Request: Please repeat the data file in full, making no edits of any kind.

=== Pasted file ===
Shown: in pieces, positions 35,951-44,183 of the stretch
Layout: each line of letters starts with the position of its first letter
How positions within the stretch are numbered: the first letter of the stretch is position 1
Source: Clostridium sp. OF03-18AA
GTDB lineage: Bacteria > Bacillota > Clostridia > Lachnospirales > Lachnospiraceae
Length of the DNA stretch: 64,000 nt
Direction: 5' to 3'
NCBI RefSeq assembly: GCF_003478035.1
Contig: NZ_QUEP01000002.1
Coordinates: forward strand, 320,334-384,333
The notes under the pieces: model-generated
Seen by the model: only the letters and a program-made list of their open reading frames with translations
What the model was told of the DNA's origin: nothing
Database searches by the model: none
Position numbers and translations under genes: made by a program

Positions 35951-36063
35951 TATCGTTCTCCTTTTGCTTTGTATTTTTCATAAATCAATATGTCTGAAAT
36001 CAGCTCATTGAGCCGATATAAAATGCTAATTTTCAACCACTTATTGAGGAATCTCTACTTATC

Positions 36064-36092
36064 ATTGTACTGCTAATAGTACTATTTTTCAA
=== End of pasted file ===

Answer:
Shown: in pieces, positions 35,951-44,183 of the stretch
Layout: each line of letters starts with the position of its first letter
How positions within the stretch are numbered: the first letter of the stretch is position 1
Source: Clostridium sp. OF03-18AA
GTDB lineage: Bacteria > Bacillota > Clostridia > Lachnospirales > Lachnospiraceae
Length of the DNA stretch: 64,000 nt
Direction: 5' to 3'
NCBI RefSeq assembly: GCF_003478035.1
Contig: NZ_QUEP01000002.1
Coordinates: forward strand, 320,334-384,333
The notes under the pieces: model-generated
Seen by the model: only the letters and a program-made list of their open reading frames with translations
What the model was told of the DNA's origin: nothing
Database searches by the model: none
Position numbers and translations under genes: made by a program

Positions 35951-36063
35951 TATCGTTCTCCTTTTGCTTTGTATTTTTCATAAATCAATATGTCTGAAAT
36001 CAGCTCATTGAGCCGATATAAAATGCTAATTTTCAACCACTTATTGAGGAATCTCTACTTATC

Positions 36064-36092
36064 ATTGTACTGCTAATAGTACTATTTTTCAA